The life cycle of B. pumilus follows that of most spore-forming Bacillus species. It consists of three phases: vegetative growth, sporulation, and germination. The vegetative growth phase occurs when there are sufficient nutrients available to the organism. It grows by asexual reproduction, with each cell dividing. When the conditions become less favorable (lack of nutrients, wrong temperature, high cell density), some of the cells will enter the sporulation phase. They divert their resources into the production of an endospore. Then, once the environmental conditions are once again favorable, the spore enters the germination phase. The spore matures into a vegetative cell, and the process repeats.
Physiology and Pathogenesis
Tests for the presence of lipase and casease were negative, but B. pumilus did test positive for DNase. It does not hydrolyze starch or urea. It doesn't hydrolyze tryptophan either, and it cannot reduce sulfur. However, B. pumilus is motile. It cannot utilize citrate as a source of carbon, and it does not reduce nitrate. B. pumilus also does not produce arginine, lysine, or ornithine decarboxylase, nor does it produce phenylalanine deaminase.
Being gram positive, B. pumilus does not grow on Eosin Methylene Blue agar, Hektoen Enteric agar, or MacConkey agar. It cannot decarboxylate arginine, lysine, or ornithine, and it does not deaminate the amino acid phenylalanine.
B. pumilus does not grow on phenylethyl alcohol agar, and it is not salt tolerant, so it will not grow on a Mannitol Salt agar or in a 6.5% NaCl broth. It does not hemolyze red blood cells.
Infection of B. pumilus in humans is very rare, but it is possible. Its presence in rice has cause three cases of food poisoning.  The symptoms included dizzyness, chills, stomach cramps, and diarrhea. There have also been three reported cases of cutaneous infection.  The lesions that developed were similar to those caused by a cutaneous anthrax infection.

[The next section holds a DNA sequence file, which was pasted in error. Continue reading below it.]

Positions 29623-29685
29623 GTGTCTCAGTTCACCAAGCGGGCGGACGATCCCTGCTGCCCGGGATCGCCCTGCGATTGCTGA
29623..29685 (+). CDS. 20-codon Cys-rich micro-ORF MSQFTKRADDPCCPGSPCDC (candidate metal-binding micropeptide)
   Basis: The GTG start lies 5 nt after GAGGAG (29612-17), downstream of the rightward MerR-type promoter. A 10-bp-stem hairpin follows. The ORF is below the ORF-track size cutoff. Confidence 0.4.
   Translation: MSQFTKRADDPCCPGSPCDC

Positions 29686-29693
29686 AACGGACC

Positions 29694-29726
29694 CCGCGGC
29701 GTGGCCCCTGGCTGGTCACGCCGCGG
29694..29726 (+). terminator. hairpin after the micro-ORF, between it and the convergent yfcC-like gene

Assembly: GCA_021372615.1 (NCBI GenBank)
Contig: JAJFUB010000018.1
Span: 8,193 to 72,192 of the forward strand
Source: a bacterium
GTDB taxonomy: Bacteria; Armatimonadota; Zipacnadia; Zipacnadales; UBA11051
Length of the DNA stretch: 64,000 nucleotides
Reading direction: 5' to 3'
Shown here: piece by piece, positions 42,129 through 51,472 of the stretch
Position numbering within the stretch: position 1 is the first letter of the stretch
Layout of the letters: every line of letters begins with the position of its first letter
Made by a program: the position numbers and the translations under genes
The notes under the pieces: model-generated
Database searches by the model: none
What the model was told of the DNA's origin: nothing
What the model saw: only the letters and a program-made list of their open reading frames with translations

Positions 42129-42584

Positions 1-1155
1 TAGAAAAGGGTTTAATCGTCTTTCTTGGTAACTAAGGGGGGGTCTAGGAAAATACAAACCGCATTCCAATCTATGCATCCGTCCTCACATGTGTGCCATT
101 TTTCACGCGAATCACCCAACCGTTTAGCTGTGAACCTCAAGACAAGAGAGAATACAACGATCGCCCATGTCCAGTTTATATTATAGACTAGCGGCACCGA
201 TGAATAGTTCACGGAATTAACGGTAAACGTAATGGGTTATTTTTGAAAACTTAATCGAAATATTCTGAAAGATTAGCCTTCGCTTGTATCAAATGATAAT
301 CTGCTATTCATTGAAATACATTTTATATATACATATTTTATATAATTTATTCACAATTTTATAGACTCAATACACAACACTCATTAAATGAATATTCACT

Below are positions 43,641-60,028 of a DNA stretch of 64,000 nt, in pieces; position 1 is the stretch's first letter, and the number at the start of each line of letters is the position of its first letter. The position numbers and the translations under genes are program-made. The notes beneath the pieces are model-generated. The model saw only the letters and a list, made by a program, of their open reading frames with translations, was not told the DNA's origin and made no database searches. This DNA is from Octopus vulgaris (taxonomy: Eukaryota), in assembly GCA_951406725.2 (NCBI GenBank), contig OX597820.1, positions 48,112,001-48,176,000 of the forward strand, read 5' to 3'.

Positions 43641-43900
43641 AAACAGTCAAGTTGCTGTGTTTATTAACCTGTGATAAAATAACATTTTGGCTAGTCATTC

In testing, B. pumilus showed no susceptibility to a either Bacitracin, Optochin, Nafcillin, or Oxacillin. However, it was susceptible to novobiocin. Its growth was inhibited by bleach, clove oil, and Lysol, but not lavendar oil.
B. pumilus can inhibit nematodes and fungal diseases once it colonizes a plant's root system. In fact, strain GB34 is used as an active ingredient in agricultural fungicides, so it has a significant environmental impact. 
1. United States. National Center for Biotechnology Information. N.p., n.d. Bacillus pumilus: A ubiquitous soil organism. Web. 29 April 2016. http://www.ncbi.nlm.nih.gov/genome/?term=bacillus%20pumilus
2. Bacillus pumilus SAFR-032. N.p., n.d. Web. 27 April 2016. http://www.genome.jp/kegg-bin/show_organism?org=bpu
3. From, C., Hormazabal, V., and Granum, P. “Food poisoning associated with pumilacidin-producing Bacillus pumilus in rice”. International Journal of Food Microbiology. 2007. Volume 115. p. 319-324.
4. Tena, D., Martinez-Torres, J., Perez-Pomata, M., Saez-Nieto, J., Rubio, V., and Bisquert, J. “Cutaneous infection due to Bacillus pumilus: Report of 3 cases”. Clinical Infectious Diseases. 2007. Volume 44. P. e40-2.
Page authored by Julia Elledge, student of Prof. Kristine Hollingsworth at Austin Community College.